Columbo: The Complete Series available in 34-disc set
Posted October 20, 2012
There was never a question of who the murderer was on Columbo. By the time the detective arrived on the scene, viewers had already watched the killer meticulously execute the crime and establish an alibi that would fool just about everybody. Everybody, that is, but the rumpled investigator whose polite though insistent hectoring would wear down the smug culprit's façade of innocence.
Peter Falk won four Emmy Awards as the genial cop, whose cat-and-mouse battles with supposedly smarter criminals made him one of the most beloved characters in TV history. The 34-disc Columbo: The Complete Series (Universal, not rated, $150) for the first time collects all 69 episodes and 24 TV movies that aired on NBC from 1968-78 and on ABC from 1989-2003.
A broad spectrum of stars played Columbo's antagonists, who were inevitably rich, intelligent and confident that their social status would protect them from too much badgering from the police. They are initially dismissive of the seemingly forgetful, stogie-smoking cop in the battered raincoat who is out of his depth in their cultured world. But a gnawing fear arises in them as they realize that he's not befuddled at all, that he has a keen eye for detail and there really is a point to his pointless questions.
He puts the crooks at ease with his fumbling manner and idle chatter. Frequently, his interviews ends with him scratching his head, thanking them for their time and turning to leave. Then he turns back and says apologetically, "Oh, just one more thing …" and hits them with a question that signals they may not be as clever as they thought.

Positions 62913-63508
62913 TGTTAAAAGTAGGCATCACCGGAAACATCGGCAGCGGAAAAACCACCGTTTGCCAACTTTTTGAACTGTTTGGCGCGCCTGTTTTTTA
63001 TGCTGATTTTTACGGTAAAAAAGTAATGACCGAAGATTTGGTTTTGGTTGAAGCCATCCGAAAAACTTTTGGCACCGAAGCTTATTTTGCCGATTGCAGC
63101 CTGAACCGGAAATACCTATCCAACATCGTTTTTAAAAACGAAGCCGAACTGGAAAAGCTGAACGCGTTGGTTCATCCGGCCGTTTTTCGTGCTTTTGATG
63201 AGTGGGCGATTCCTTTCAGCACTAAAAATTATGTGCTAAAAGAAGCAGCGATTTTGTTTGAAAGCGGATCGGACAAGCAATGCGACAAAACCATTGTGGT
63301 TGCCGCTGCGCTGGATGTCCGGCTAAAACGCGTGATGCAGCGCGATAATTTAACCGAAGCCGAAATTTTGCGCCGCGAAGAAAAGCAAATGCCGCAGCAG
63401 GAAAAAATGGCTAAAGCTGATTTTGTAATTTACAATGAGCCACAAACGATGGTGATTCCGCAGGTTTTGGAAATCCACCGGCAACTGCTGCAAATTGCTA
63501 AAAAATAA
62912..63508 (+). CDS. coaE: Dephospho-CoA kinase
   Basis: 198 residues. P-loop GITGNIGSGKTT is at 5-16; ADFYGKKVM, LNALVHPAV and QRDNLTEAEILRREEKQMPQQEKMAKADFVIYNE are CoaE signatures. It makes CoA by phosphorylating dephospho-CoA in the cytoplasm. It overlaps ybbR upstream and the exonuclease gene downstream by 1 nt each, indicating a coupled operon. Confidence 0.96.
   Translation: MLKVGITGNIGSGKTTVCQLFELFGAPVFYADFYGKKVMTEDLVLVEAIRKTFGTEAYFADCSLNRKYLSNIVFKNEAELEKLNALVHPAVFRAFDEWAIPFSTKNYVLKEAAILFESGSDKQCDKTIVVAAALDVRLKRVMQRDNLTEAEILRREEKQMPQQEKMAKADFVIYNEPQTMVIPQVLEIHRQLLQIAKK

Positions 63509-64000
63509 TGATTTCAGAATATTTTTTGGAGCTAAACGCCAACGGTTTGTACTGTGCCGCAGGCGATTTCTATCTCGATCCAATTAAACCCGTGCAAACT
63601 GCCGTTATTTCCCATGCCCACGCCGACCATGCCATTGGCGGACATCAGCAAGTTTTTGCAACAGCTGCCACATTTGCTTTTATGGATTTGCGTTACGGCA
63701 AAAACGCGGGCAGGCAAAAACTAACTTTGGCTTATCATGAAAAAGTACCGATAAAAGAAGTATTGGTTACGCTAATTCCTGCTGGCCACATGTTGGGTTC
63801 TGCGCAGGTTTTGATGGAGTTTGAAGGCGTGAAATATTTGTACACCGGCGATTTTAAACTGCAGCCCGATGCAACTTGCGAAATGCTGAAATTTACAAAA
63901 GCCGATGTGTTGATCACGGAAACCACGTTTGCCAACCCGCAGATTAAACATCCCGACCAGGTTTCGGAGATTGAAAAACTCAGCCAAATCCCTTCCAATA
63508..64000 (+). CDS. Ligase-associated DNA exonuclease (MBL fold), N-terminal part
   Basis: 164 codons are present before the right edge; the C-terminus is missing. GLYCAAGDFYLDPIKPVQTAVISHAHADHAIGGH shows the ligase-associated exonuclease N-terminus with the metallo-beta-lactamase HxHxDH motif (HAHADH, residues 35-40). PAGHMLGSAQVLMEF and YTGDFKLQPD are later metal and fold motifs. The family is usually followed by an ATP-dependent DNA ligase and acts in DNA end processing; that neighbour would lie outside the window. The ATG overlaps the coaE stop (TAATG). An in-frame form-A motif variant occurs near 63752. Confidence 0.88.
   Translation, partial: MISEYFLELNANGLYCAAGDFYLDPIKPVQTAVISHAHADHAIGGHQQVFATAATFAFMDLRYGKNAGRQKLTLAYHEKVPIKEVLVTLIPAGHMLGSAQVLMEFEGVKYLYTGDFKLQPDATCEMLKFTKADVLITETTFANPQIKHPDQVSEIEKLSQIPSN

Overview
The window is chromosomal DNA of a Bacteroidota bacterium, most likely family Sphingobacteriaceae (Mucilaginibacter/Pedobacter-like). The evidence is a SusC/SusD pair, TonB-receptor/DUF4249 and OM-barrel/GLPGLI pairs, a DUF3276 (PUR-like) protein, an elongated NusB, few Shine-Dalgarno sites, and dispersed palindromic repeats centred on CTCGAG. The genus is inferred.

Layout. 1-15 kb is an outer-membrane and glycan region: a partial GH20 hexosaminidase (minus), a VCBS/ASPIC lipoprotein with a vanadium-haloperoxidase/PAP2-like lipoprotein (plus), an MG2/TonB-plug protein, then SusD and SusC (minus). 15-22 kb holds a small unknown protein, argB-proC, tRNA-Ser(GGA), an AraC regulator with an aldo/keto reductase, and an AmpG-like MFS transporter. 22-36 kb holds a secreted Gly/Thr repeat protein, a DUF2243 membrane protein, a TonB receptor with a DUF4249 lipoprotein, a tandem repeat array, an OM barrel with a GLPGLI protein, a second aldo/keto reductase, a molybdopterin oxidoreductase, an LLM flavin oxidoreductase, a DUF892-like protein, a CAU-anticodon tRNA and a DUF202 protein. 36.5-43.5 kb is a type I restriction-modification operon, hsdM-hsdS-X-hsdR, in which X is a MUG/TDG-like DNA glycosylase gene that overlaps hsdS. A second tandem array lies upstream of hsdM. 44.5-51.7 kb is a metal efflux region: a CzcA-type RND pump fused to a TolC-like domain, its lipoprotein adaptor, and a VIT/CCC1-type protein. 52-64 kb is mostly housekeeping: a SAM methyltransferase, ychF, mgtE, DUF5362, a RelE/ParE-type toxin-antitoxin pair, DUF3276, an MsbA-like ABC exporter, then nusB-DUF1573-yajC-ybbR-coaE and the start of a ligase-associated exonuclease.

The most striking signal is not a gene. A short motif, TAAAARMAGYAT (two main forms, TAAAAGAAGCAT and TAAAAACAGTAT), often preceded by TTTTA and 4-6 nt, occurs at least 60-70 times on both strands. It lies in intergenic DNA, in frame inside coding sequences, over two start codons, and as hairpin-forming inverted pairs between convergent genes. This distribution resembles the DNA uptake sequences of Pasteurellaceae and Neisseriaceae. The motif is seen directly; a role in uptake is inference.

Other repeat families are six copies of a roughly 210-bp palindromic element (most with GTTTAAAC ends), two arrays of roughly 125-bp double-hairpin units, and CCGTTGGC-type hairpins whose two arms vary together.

Falk first appeared as Columbo on NBC in the 1968 two-hour film Prescription: Murder, which creators William Link and Richard Levinson (who also created Mannix and Murder, She Wrote) based on their 1962 stage production starring Thomas Mitchell. They had adapted the play from a 1960 episode they did for the TV anthology series The Chevy Mystery Show titled "Enough Rope." Bert Freed starred as Lt. Columbo.
The 1971 pilot film, Ransom For a Dead Man, starring Falk was a ratings hit. For the next seven seasons, the show was part of the NBC Mystery Movie rotation, which also included McMillan & Wife, starring Rock Hudson and Susan Saint James, and McCloud, starring Dennis Weaver. ABC revived the franchise in 1989 with a series of episodes that appeared frequently over the next three TV seasons and then once every year or so until 2003.
A Who's Who of film and TV stars portrayed the villains and victims on Columbo. Patrick McGoohan, Robert Culp, George Hamilton, William Shatner, Leonard Nimoy, Robert Vaughn, Anne Baxter, Gene Barry, Honor Blackman, Robert Conrad, Dick Van Dyke, Lee Grant, Ruth Gordon, Vera Miles, Ricardo Montalban, Martin Landau and Tyne Daly are just some who played killers that almost got away.
Falk, who died of pneumonia at age 83 in 2011, was a respected veteran actor before Columbo. He appeared in numerous films and TV shows. He was nominated for an supporting actor Academy Award in 1960 for playing vicious mob assassin Abe Reles in Murder Inc., and again in 1961 as a mobster's right-hand man in the Frank Capra comedy Pocketful of Miracles.
His 2006 memoir was titled Just One More Thing.
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